A ship is a floating network of devices, all of which are potentially vulnerable, though with some being more vulnerable than others, to accidental security breaches or deliberate cyber-attack—all through a mistakenly opened attachment in a crew-member’s email account, or through an infected USB drive plugged-in to an on-board networked laptop.
Global VSAT Forum (GVF) engagement with key maritime sector events was continued recently during the major conference and exhibition Posidonia, June 6th to 10th in Athens. The event, which takes place every two years, is one of the most prominent events in the maritime and shipping calendar and, as such, has been identified by the GVF Maritme Satcom Forum as a significant platform during which key issues on the maritime satellite communications agenda may be addressed with an end-user industry audience.
Co-Chairman of the Maritime Satcom Forum (GVF-MSF), Martin Jarrold, the GVF’s Chief of International Program Development, led a panel session discussion which posed the question How are Developments in Maritime Satcoms and Navigation Influencing the Cyber Approach?, part of the program of the Digital Ship Maritime Cyber Risk & Security Forum, held on June 8th.
Mr. Jarrold commented, “During the third day of this week-long maritime industry event this Digital Ship program panel featured a top-level executive line-up comprising Ronald Spithout, President, Inmarsat Maritime; Ghani Behloul, CMO, Marlink; and, Martin Kits van Heyningen, CEO, KVH Industries.”
The Maritime Cyber Risk & Security Forum focused on maritime sector responses to increased cyber threats borne out of the growing use of cloud and IoT applications, the increasing number of devices used, and larger ships with fewer crew—meaning even more reliance on automation and remote monitoring, and discussed the policies, guidelines and best practices already in place, and how the industry can identify, quantify and mitigate cyber risks.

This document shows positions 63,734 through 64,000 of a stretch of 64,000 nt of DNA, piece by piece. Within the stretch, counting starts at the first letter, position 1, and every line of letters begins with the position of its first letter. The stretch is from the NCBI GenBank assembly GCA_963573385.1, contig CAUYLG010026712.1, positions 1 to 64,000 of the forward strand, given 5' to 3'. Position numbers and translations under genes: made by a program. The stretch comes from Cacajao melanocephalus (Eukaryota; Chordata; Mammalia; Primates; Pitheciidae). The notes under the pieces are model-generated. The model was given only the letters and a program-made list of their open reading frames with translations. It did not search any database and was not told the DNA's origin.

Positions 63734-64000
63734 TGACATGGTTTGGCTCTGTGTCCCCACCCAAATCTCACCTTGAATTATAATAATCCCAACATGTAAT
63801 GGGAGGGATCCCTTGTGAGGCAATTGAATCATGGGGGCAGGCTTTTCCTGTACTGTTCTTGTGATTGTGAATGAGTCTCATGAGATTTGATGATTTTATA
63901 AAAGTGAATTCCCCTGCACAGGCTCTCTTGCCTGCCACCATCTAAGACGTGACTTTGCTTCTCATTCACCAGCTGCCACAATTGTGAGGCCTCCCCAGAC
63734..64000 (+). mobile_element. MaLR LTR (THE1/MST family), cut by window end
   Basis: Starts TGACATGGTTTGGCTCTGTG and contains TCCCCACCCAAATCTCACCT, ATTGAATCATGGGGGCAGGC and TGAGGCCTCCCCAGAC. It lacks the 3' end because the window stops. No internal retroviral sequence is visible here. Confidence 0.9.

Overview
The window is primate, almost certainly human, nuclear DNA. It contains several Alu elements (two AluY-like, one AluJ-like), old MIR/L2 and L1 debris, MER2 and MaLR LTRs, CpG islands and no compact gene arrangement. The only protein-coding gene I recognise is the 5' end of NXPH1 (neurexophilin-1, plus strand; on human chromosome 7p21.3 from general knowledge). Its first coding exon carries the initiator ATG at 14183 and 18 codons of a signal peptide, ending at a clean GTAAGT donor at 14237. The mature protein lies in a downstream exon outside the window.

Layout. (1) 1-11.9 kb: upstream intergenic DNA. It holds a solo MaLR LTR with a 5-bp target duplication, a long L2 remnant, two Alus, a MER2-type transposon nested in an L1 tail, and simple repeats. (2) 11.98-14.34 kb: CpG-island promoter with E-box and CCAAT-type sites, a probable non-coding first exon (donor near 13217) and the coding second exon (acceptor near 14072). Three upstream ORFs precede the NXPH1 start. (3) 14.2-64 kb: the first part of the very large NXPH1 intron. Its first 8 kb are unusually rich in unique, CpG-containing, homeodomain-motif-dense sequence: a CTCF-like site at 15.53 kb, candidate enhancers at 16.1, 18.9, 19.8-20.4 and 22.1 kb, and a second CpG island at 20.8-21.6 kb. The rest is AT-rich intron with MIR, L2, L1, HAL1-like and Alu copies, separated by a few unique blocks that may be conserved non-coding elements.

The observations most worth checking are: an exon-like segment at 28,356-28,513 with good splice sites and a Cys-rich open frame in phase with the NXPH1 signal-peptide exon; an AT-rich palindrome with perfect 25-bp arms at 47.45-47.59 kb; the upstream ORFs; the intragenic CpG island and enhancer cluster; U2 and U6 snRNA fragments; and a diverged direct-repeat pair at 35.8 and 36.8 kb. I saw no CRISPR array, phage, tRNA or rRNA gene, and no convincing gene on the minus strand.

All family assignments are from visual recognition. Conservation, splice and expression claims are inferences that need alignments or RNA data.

Mr. Jarrold added, “The dynamic panel dialogue moderated by the GVF MSF, relating to maritime satcoms, navigation, and vessel tracking, and pertaining specifically to the Global Positioning System (GPS), Automatic Identification System (AIS), and Electronic Chart Display & Information System (ECDIS), was a significant contribution to the Cyber Risk & Security Forum.”
He continued, “The major themes of the panel discussion all came around to the same fundamental conclusion, namely that cyber security is a complex issue which requires a thorough understanding on the part of the maritime IT community of the potential for on-board computer systems—and the on-shore systems with which they communicate—to be potentially at risk resulting from network connections between a myriad of different ship systems, from the simplest of sensors through to ECDIS terminal technology. A ship is a floating network of devices, all of which are potentially vulnerable, though with some being more vulnerable than others, to accidental security breaches or deliberate cyber-attack—all through a mistakenly opened attachment in a crew-member’s email account, or through an infected USB drive plugged-in to an on-board networked laptop.
In conclusion, the panel was clear that the real solution to cyber risk in the maritime environment is to maximize the leverage to be gained from the advanced technology solutions, and the comprehensive service level agreements, provided by the satellite solutions provider community. Robust connectivity is the route to enhanced maritime cyber security.
In continuing to spotlight communications-related themes that are central to the agenda of the growing satellite-user maritime market, the GVF-MSF will continue to extend its collaboration with the Digital Ship events program—which has previously also included GVF support of conferences in Bergen, Singapore, and Hamburg—to cover programs at SMM 2016, Hamburg, September 8th; Digital Ship Rotterdam September 29th, 2016; and, Digital Ship Singapore October 13th, 2016.